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Art

is one of the most personal purchases known to man. You cannot be right or wrong to feel a connection to a sculpture nor can you be ridiculed for thinking that a splatter of paint upon a canvas is worthy of a place on your wall. The whole subjective nature of art is what makes the industry so entrancing and though widely-debated, hugely aspirational, yet attainable. Emmanuel Perrotin, the contemporary art connoisseur and gallery owner, is not a name that springs to mind when you mention affordable art. However, while the works displayed in his impressive gallery in Hong Kong would put a dent in the majority of bank accounts, what he does have is an appreciation and near unrivalled knowledge of the world of emerging artists. The word “affordable” is also subjective, and one must bear in mind that HK$1,000 may be a pebble in a swimming pool to some or a boulder in a puddle to others. Essentially on a day-to-day level, everyone has the option to walk into a gallery, walk around the room and garner inspiration from the works of others. Unfortunately most galleries are intimidating, but not Gallerie Perrotin. “I insist that the doors to my gallery are always open,” Perrotin says over a cup of coffee in a café located below his enormous gallery overlooking Connaught Road in Central Hong Kong. “I want everyone to have access to the artists on show and it’s not simply a matter of wanting them to purchase a piece. We have books, prints and endless sources of knowledge in our gallery; it is so much more than a viewing deck.” Gallerie Perrotin is a highly recommended starting point for anyone with an urge to expand his or her knowledge of contemporary art. It has a huge diverse portfolio that ranges from young, talented artists to superstars such as Takashi Murakami and the most eclectic range of pieces including chairs created by Pharell Williams and a carpeted pig by Wim Delvoye. Perrotin makes art approachable, something that can be difficult to do. “Galleries get a bad rap and it’s unfair,” Perrotin comments in his distinct heavy French accent. “An art gallery is the only place you can go without an invitation or without paying an entrance fee. If you think about attending the opera, the theatre, a dance performance, or even the cinema, you will realise that there is nearly no other form of art offered to society free of charge. My gallery in Paris has between 350 to 750 visitors per day, and if those statistics are anything to go by, then people must feel welcome.”

Perrotin points out that art also offers benefits to society and affects trends in music and fashion more so than initially imaginable. “Think of one of the great artists like Picasso who created collage and in so doing invented an entirely new form of art. Or house music for example, whose origins began in the 20th Century from the art trends of the time. Nearly everything is affected by art. It inspires industries such as fashion and marketing and it shapes entire cultures.” In short it’s important to society and therefore it’s important for people in society to be exposed to it.” But in order for society to be exposed to more art, it must become attainable, something that the Affordable Art Fair is ensuring. There is something for everyone and the relaxed nature of the Fair will put those who were once scared of oil paintings and sculptures at ease immediately. Perrotin recommends reading extensively, investing in prints due to their affordable nature, and visiting galleries for those who wish to delve into the world of art collection. “I would advise someone unfamiliar with contemporary art to purchase prints,” Perrotin suggests, “Hang them on a wall and leave them there for a length of time. It helps to realise whether the attraction was merely for a fleeting moment or if the factors you were initially drawn to still exist after many years. One thing I would heavily advise against is purchasing art merely to sell it off a few months later. Not only does it not add value or worth to your art collection per se, but it also damages an artist’s reputation.” “Go for a painting, as sculptures usually have high production costs and therefore tend to be more expensive,” Perrotin recommends to those attending the Fair. You also need to connect to a piece of art, otherwise what is the point of buying it!” It would be natural to assume that someone in Perrotin’s position would be pushing for people to purchase the art in his gallery for investment purposes, but in fact the opposite is true. “I do what I do because I love it, I enjoy seeing artists flourish, and it’s what gives me the greatest pleasure of all. A young artist represented by a good gallery is always the best investment because usually the gallery has the interest of the artist at heart. If you simply sell everything to clients who are looking to sell the art quickly at a higher price it won’t benefit you or anyone in the long term.”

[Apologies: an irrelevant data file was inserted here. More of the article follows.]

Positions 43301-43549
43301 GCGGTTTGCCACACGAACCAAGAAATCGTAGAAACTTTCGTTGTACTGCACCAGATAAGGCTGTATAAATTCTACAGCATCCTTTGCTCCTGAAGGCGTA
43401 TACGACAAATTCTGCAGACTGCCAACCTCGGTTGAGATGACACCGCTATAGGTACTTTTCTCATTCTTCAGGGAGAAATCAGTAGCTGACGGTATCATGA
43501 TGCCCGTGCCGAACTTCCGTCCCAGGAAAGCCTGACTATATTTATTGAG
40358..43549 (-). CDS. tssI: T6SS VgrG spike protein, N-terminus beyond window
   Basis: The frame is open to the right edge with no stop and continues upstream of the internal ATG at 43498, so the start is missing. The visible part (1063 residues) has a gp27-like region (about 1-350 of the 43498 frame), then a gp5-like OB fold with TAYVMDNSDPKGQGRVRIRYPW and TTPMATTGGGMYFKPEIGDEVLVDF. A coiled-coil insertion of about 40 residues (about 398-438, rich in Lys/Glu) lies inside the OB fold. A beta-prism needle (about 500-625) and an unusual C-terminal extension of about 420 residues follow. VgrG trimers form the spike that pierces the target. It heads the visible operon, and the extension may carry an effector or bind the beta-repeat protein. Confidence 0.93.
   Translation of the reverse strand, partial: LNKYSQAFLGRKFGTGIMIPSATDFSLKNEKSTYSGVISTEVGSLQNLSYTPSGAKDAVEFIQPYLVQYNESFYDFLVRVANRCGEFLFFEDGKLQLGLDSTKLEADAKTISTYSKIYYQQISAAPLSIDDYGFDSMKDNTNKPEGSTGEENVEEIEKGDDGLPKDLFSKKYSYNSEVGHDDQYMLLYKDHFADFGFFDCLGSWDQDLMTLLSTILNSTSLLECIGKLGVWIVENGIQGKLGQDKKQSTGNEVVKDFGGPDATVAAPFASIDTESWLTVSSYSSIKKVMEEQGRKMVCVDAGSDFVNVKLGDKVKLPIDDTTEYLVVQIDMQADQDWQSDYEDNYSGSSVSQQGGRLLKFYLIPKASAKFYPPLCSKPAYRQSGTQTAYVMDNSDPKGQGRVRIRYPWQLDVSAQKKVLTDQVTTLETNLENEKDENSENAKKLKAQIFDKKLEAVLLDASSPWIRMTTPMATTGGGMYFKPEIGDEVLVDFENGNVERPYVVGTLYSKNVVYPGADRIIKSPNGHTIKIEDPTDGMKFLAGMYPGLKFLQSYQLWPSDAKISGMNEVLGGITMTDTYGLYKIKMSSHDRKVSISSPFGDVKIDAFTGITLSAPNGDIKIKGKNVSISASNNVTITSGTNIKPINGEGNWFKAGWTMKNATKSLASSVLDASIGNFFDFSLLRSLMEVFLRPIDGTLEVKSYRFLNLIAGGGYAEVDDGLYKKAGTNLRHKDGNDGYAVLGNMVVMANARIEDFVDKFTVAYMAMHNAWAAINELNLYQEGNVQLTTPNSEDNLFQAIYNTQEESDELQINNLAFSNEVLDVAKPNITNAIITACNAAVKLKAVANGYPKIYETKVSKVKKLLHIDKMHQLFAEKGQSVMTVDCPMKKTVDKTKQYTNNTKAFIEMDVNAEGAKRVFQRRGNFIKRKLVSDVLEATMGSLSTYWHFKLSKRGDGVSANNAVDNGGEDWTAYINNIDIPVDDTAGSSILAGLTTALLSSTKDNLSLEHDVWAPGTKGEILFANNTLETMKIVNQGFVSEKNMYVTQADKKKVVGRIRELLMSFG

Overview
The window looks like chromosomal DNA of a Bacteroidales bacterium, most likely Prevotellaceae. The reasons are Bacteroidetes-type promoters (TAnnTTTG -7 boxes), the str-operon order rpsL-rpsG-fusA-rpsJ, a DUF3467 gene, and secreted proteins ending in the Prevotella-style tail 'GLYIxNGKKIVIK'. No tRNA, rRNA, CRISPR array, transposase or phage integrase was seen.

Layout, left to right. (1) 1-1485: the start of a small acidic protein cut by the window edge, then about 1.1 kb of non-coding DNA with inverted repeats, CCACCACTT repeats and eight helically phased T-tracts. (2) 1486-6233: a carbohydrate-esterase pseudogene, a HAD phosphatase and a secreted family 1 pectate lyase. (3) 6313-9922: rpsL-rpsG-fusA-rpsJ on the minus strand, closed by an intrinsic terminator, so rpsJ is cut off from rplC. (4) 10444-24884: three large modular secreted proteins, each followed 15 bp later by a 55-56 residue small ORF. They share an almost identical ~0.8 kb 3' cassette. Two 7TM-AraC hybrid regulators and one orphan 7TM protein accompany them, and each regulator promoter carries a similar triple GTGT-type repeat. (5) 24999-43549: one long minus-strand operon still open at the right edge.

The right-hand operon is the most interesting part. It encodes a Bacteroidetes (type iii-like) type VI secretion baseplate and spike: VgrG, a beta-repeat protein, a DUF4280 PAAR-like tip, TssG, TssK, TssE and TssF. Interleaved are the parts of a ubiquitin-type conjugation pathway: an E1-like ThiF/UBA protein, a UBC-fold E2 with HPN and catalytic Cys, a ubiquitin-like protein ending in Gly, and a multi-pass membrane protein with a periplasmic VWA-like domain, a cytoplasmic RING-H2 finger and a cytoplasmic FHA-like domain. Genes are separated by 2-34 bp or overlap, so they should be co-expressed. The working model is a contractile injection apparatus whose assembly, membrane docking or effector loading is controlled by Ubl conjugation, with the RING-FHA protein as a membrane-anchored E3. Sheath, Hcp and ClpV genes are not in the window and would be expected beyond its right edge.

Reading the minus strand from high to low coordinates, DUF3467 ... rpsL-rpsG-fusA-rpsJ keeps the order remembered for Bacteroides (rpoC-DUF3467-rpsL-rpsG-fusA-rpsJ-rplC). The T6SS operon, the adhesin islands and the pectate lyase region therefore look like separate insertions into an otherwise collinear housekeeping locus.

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KEE Magazine March 2013  
KEE Magazine March 2013  

KEE Magazine March 2013

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